Tricky_D, I was hoping someone would point out to STT1 that News corp haven't actually got rid of Unruly but swapped their investment into TRMR...presumably because they think they have the management to run the business better. Also installed Rebecca Brooks in a management role, which surely means News corp want TRMR to succeed.
"The guaranteed £30m will need to be paid, regardless of whether there's a recession on or not. Regardless of whether there are inventory payment issues or not.
The £30m represents 1/2 the cash they stated they had as of 31st Dec."
Stt1, so by your own asmission you are talking rubbish....£30m over 3 years is £10 per year. And it is 'ad spend' whatever that is....I'm not sure that equates to a £10m liability against their cash reserves. I took it to mean a guarantee that TRMR would put £10m/year of advertising through News Corp....which could be something quite easy to achieve in the normal run of business....although a recession may make things harder, but it's the same for most businesses in a recession.
"As I said they can re-issue shares and thus acquire cash"
Wouldn't that be classed as a rights issue? If so it would require the market be informed and again some people can be jittery about such things.
"As part of their acquisition of Unruly, they guaranteed minimum £30m of revenues to News International....5 months have already gone since the acquisition."
And your point is?!?
My brother once did some electrical work for a guy who owned a pub....instead of being paid in cash he got paid in beer. My brother was happy because he liked a drink and the barkeeper was also happy because the actual cost for the work to him was a fraction of the cost of the beer. I wonder if that's relevant!?
jrlse, thanks for the informative answer.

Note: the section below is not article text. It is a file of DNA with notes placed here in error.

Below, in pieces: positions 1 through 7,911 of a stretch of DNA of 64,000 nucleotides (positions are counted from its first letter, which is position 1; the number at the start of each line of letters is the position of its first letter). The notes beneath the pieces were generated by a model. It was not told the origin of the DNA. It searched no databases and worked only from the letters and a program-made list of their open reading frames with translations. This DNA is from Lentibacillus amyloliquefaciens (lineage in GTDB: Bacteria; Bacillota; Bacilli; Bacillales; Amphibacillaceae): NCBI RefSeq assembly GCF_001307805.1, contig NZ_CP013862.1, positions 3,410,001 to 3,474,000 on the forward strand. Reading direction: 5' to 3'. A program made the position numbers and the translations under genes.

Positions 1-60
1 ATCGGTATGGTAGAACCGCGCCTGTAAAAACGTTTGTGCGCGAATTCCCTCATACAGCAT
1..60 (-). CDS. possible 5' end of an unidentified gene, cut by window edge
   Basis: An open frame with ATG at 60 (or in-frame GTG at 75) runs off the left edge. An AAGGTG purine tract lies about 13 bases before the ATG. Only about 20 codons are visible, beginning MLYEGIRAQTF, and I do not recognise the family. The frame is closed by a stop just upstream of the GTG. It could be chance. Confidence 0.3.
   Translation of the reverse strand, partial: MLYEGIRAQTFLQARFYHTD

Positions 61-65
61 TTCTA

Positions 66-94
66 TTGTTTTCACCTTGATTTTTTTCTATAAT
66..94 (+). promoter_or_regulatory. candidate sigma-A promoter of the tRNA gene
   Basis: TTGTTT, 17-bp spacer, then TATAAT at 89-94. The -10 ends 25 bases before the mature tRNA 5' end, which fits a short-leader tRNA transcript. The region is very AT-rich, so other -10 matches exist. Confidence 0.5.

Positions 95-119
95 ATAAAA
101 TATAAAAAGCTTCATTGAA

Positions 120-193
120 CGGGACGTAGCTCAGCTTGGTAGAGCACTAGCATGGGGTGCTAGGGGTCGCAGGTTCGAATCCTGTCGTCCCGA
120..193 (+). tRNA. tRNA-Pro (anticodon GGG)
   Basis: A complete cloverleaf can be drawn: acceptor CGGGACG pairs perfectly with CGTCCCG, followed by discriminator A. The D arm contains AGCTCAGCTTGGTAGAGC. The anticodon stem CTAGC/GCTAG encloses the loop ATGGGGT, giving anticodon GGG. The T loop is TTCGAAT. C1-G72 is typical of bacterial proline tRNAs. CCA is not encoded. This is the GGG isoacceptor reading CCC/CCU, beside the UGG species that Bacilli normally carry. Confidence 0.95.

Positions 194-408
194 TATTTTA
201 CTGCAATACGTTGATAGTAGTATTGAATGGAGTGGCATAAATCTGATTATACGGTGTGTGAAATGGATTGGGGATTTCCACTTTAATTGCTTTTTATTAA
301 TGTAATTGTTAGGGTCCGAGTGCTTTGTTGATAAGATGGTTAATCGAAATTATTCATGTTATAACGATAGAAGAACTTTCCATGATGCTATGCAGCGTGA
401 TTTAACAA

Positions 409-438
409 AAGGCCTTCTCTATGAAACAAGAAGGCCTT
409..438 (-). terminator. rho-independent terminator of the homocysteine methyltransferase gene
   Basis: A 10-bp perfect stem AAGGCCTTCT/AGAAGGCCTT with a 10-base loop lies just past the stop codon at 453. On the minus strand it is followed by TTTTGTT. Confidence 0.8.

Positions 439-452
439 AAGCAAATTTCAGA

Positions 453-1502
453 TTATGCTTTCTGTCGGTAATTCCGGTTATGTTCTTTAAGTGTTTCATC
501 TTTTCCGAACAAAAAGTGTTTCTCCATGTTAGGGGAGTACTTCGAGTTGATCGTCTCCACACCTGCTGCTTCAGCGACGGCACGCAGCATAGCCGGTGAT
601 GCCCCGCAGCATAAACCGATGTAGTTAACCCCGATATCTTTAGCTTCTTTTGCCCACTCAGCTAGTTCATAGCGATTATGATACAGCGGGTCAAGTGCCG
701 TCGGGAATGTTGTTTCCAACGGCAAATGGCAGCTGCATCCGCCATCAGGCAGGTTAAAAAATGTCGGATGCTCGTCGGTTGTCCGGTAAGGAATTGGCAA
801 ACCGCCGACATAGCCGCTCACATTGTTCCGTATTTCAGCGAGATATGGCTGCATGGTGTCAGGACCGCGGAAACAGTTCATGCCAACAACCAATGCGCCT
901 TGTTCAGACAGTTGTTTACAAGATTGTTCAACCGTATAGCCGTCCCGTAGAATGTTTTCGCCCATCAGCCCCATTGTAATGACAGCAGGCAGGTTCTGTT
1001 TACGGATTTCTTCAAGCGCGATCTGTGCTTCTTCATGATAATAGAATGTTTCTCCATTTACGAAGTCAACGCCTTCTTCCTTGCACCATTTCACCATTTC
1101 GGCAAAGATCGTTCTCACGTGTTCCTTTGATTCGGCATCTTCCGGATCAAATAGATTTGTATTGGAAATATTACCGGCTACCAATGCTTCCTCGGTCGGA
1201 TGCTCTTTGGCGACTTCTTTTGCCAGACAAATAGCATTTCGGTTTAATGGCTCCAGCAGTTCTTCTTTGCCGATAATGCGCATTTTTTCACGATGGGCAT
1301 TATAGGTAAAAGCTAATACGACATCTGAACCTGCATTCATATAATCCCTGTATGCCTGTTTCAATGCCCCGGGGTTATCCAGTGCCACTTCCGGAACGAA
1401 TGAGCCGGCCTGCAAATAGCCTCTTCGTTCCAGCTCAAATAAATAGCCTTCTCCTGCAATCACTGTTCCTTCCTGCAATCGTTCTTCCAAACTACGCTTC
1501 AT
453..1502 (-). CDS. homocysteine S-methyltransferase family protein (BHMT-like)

I suppose the obvious question is what do TRMR bod intend to do with the shares in treasury? Or do we just have to accept that it's for 'flexibility'....surely cash is the most 'flexible' option available to a bod (especially with a recession looming).
Rricky_D, it would be interesting to know what they plan to do with the buy-back shares.
From what little I know, shares that are purchased from a buy-back are held in treasury....then they may be cancelled or used for some other purpose. I'm assuming that a company cannot buy-back a share and cancel it in one go. The share probably has to be held in a company account (treasury) and it is cancelled from there (using some process I know nothing about). Of course the shares in treasury may be used for other purposes - (guessing) employee share incentive scheme or an acquisition - but it seems a little counter intuitive to spend cash to buy shares and then to give them away.
I have assumed that share buy-backs are done to reduce the number of shares in circulation (or to keep it stable)....to increase the earnings per share figure & 'possibly' the dividend paying potential of the company (when it becomes profitable!!). Hence why cancellation of the shares (from treasury) seems the 'normal' thing to do....not that I understand what is 'normal' or not.